Mike Minor reached the 200-strikeout milestone in his final start of the year.
ARLINGTON, Texas — Mike Minor finally got the 200th strikeout he wanted so badly, on a borderline pitch right after the Texas Rangers purposely let a foul pop drop in the ninth inning.
''It's just an accomplishment that I was looking at this past offseason of wanting to improve on this year,'' Minor said after the Rangers beat the Boston Red Sox 7-5 on Thursday to avoid a three-game sweep.
Minor (14-10) entered needing nine strikeouts to reach the season milestone and got off to a fast start by striking out six of the first 11 batters. He fanned another in the fifth but didn't get his eighth until Sam Travis ending the seventh on his 117th pitch, which matched Minor's career high.
The 31-year-old lefty had a 1-2-3 eighth with the Red Sox swinging at his only three pitches of the inning for outs, so he came back in the ninth and lobbed a knuckleball for a ball before Sandy Leon flied out. Chris Owings, who had tied the game at 5-all with a homer in the seventh, then popped up a 1-1 pitch. First baseman Ronald Guzman was coming in to make the catch when he started to hear Minor.
''Everybody was yelling. ... I heard a lot of `drop it!' So I had to drop it,'' Guzman said.
''I didn't love the idea that we dropped a popup at the end, but on the other side of that, they swung at three pitches in a row in the eighth inning down by two,'' Rangers manager Chris Woodward said.
Woodward's next thought was that Minor better strike out Owings. And Minor got the milestone K on the next pitch when umpire C.B. Bucknor called strike three on a pitch that appeared to be up and maybe out of the zone.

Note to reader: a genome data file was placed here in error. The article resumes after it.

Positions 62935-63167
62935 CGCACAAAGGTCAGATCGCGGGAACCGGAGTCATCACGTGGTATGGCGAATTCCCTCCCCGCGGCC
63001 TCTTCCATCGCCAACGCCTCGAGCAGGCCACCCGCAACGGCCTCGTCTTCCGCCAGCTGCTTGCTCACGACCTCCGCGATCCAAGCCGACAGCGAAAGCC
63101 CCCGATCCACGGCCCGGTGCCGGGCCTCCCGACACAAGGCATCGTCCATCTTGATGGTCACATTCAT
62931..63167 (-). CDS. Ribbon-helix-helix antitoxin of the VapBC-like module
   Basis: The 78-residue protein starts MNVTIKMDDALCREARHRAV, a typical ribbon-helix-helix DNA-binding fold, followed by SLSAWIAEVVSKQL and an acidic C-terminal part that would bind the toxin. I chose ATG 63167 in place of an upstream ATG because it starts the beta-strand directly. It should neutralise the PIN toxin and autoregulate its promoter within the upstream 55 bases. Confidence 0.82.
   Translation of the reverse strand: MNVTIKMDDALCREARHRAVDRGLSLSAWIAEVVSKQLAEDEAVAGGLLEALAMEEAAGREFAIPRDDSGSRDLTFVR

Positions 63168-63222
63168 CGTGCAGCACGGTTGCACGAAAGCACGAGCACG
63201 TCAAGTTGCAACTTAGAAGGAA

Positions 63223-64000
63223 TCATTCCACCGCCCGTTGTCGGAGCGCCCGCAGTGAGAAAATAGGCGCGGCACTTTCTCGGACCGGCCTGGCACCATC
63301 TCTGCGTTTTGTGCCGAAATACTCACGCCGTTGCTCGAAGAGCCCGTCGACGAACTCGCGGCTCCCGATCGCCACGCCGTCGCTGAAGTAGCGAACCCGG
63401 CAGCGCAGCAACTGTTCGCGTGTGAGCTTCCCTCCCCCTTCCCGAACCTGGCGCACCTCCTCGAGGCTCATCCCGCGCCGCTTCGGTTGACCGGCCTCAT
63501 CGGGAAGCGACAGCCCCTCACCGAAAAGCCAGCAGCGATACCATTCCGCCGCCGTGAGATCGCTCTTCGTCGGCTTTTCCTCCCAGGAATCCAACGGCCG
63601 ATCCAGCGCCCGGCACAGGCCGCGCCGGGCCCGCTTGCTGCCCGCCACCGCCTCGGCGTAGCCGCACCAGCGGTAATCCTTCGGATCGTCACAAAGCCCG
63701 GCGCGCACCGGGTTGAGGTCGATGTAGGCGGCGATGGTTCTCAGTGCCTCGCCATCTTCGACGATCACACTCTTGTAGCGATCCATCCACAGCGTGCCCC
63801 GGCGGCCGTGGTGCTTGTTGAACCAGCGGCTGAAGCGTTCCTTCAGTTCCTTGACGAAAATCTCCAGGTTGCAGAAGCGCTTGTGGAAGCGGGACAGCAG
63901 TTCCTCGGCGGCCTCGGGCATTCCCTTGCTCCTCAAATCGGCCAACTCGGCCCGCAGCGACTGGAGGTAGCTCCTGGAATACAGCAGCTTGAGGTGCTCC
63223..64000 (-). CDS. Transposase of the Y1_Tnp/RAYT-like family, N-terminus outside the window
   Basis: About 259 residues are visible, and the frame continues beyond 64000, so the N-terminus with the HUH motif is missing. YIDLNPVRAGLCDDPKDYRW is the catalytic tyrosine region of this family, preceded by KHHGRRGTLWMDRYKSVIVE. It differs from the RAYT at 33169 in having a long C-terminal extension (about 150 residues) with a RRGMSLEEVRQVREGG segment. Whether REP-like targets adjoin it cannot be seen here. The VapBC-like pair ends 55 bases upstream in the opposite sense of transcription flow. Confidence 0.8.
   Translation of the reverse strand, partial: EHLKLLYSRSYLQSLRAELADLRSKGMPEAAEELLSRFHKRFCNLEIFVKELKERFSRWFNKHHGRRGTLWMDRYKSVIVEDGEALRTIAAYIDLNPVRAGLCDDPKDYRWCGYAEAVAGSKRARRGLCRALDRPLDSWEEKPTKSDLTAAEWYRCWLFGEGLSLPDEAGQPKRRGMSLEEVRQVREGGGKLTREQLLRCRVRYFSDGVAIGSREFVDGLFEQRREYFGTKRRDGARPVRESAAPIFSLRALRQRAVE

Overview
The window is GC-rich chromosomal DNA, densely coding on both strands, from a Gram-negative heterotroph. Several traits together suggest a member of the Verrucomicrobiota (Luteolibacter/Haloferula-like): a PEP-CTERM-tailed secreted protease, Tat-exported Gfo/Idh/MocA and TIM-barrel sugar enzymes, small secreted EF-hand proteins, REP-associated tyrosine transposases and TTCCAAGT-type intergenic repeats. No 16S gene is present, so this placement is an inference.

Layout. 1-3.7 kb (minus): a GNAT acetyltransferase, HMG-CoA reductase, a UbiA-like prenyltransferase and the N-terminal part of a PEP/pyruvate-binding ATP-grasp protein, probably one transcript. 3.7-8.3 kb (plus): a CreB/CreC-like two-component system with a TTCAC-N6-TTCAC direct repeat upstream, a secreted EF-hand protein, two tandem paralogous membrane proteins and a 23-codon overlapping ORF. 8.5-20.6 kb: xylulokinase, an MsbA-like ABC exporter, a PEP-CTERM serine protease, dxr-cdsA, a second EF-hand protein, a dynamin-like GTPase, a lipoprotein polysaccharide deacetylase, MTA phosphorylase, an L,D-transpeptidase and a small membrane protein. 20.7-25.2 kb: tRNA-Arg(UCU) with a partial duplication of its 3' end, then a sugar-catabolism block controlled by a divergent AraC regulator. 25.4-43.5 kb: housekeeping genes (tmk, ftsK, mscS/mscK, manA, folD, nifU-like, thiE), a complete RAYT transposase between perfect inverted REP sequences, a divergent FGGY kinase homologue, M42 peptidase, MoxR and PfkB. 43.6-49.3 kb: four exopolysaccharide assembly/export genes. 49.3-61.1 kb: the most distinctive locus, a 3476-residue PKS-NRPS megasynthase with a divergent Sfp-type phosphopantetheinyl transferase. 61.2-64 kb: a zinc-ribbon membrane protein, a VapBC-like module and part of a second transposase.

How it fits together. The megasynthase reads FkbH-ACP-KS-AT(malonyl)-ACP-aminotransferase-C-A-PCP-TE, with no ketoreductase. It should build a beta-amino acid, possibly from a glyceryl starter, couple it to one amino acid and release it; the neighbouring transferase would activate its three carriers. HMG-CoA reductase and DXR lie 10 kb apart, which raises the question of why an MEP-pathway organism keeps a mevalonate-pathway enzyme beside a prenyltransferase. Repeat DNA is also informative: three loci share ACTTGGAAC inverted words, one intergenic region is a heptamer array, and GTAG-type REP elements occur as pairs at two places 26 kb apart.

''It was borderline, but I liked it,'' said Minor, who finished with 126 pitches to get to a career-high 208 1/3 innings.
Owings left the clubhouse without talking to the media, and Red Sox manager Alex Cora wouldn't directly address the dropped foul pop that extended Owings' at-bat.
''I'm just happy our guys are playing the game the right way,'' Cora said.
''If they have any beef with that ... they chose to not try to win the game as well,'' Woodward said. ''They were trying to keep him from striking a guy out.''
Willie Calhoun led off the Rangers seventh with his 21st homer to break a 5-5 tie, and Rougned Odor added his 29th homer later in the inning. Danny Santana's grand slam in the fifth had put Texas up 5-3.
When Minor walked the batter before Travis in the seventh, on a sunny day with temperatures in the mid-90s and feeling hotter than that, Woodward took a step toward the mound. Minor waved him back to the dugout.
''I felt I owed it to him,'' Woodward said.
Minor, the seventh overall pick by Atlanta in the 2009 amateur draft, was a first-time All-Star this season, and was the Rangers opening day starter in only his second season back in a rotation since missing all of the 2015 and 2016 seasons because of surgery for a torn labrum in his shoulder. He was a full-time reliever with Kansas City in 2017 before turning down a $10 million player option with the Royals and signing a $28 million, three-year deal with Texas.
After the Rangers were cautious with him most of last season, with 22 of his starts coming on extended rest, Minor made 32 starts this year. He already had a career-high for innings before Thursday, with 200 strikeouts in reach.
''Last year there were some restrictions,'' Minor said. ''This year Woody let me go. Hopefully it's a building block for next year going into the new stadium and have a better team on the field and see if we can get to the playoffs.''